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Suppose there are $N$ balls in an urn, with $X$ white balls and $N-X$ black balls. We perform $k$ iterations of the following process:

  1. Choose a random ball form the urn.
  2. If the ball is white, we put it back with an additional white ball and discard a black ball.
  3. If the ball is black, we simply put it back.
  4. When there are no more black balls, we will always pick white balls. We then return the chosen white ball with an additional white ball as done previously. At this stage, the number of balls increases by $1$ with each iteration.

Denote by $\bar{S}$ the average number of white balls after $k$ iterations, and by $\bar{k}$ the average number of iterations required to have $S$ white balls in the end.

Why is the number of white balls after $\bar{k}$ iterations not equal to $\bar{S}$?


Additional info

The number of iterations it takes on average to fill the urn with $N$ white balls is given here, and is $$N\cdot (H_{N-1} - H_{X-1})$$ where $H_n$ is the $n^{th}$ harmonic number.

I know that the number of white balls after $\bar{k}$ iterations is not equal to $\bar{S}$ through simulations I did in Matlab. Code included below:

% How many iterations to get S white balls?

% Initialise variables
X = 1;              
N = 100;
k = 0;              
urn = zeros(1,N);
% Let 1 = white ball, 0 = black ball.
urn(1:X) = 1;
nSims = 30000;      % nSims is the number of simulations that we average over

% Begin simulations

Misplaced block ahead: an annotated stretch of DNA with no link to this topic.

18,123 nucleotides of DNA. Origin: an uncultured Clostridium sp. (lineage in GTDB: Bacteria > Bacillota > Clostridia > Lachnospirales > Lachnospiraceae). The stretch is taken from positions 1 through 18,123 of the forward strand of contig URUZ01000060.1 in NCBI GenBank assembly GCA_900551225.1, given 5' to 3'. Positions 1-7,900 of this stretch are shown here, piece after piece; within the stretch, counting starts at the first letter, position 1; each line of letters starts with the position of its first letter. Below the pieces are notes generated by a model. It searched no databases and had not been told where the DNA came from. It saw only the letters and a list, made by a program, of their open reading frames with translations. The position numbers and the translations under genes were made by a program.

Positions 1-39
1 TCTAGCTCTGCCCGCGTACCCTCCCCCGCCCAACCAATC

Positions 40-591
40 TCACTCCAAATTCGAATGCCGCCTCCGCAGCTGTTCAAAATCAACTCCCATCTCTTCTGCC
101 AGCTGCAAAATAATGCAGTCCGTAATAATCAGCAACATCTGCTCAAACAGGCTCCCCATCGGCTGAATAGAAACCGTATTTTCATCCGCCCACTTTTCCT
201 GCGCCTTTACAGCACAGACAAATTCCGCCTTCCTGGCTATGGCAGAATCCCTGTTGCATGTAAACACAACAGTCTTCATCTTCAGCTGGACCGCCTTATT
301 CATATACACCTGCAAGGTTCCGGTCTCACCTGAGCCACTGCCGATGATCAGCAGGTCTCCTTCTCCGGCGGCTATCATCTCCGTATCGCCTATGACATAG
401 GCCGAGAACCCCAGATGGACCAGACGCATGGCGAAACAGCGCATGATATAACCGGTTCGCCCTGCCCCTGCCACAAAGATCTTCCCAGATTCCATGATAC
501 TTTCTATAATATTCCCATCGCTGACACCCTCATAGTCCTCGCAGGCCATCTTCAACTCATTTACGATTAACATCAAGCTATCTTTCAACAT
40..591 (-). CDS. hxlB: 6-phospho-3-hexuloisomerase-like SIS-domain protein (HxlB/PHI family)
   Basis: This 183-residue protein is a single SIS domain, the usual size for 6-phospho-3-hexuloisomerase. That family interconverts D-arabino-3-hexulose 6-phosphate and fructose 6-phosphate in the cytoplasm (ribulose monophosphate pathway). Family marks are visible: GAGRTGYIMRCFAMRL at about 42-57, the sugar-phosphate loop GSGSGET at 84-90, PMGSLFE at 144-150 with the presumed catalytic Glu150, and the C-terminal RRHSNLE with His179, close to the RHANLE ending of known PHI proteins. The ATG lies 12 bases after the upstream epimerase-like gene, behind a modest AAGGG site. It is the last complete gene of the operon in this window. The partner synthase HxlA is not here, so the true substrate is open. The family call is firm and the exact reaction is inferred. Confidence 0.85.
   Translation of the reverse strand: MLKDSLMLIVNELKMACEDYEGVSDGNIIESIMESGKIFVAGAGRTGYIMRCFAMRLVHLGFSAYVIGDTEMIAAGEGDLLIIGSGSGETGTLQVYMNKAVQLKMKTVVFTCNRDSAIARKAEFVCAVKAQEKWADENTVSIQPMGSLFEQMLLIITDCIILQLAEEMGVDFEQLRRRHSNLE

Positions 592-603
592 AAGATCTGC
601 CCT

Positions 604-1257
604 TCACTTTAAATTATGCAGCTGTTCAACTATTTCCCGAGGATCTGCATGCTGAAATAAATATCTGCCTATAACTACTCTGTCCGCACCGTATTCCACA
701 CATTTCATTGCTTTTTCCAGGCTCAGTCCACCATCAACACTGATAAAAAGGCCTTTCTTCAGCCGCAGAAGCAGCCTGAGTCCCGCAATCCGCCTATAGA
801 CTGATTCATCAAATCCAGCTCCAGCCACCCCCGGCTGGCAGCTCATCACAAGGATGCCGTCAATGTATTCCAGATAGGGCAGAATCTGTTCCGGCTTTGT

ksum = 0;
for i = 1:nSims
    X = 1;
    k = 0; 
    urn = zeros(1,N);
    urn(1:X) = 1;
    while(sum(urn) < N) % iterates when there are still black balls
        choose = urn(randi(N)); % choose an element of the urn
        if choose == 1
            X = X + 1;
            urn(1:X) = 1;
        end
        k = k+1;
    end
    ksum = ksum + k;
end
kavg = ksum/nSims;

fprintf("It took %.3f iterations to fill up the urn with %d white balls on " + ...
    "average.\n",kavg,N)
% How many white balls after k iterations?

% Initialise variables
N = 100;
nSims = 30000;
% msum is the total sum of no. of white balls after S iterations
S_sum = 0;
% K is the number iterations
K = 517;
% Begin simulations
for i = 1:nSims
    X = 1;
    urn = zeros(1,N);
    % Let 1 = white ball, 0 = black ball.
    urn(1:X) = 1;
    for k = 1:K
        choose = urn(randi(N)); % choose an element of the urn
        if choose == 1
            X = X + 1;
            urn(1:X) = 1;
        end
    end
    S_sum = S_sum + X;
end
Savg = S_sum/nSims;
fprintf("There were %.3f white balls on average in %d trials. \n",Savg,K)
```
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  • $\begingroup$ This is a direct consequence of Jensen's Inequality or, almost equivalently, of the AM-HM inequality. $\endgroup$
    – whuber
    Commented Jan 25, 2023 at 23:30
  • $\begingroup$ Could you please elaborate on that? I am aware of the AM-HM inequality, but I do not understand how to fit this problem into that context. Thank you for the help. $\endgroup$ Commented Jan 26, 2023 at 11:36
  • $\begingroup$ Would I be able to use the number of iterations required to calculate the number of white balls at the end? $\endgroup$ Commented Jan 26, 2023 at 11:38
  • $\begingroup$ Working through a simple example with tiny numbers should make this purely arithmetical phenomenon apparent. $\endgroup$
    – whuber
    Commented Jan 26, 2023 at 15:24
  • $\begingroup$ Sorry, but it is not obvious to me, since the error vanishes for large values of $S$ and $k$ compared to $N$. For example, let $N=100,X=1$. Then it takes $\hat{k} \approx 517$ iterations to have $S=100$ balls at the end. Now, with $N=100,X=1$, if we iterate $k=517$ times, we have $\hat{S} \approx 124.5$ white balls on average at the end. But if $N=100,X=1$, it takes $\hat{k} \approx 1017$ iterations to fill the balls with 600 white balls, and if we iterate $k = 1017$ times, there are $\approx 600$ balls at the end. $\endgroup$ Commented Jan 26, 2023 at 20:43

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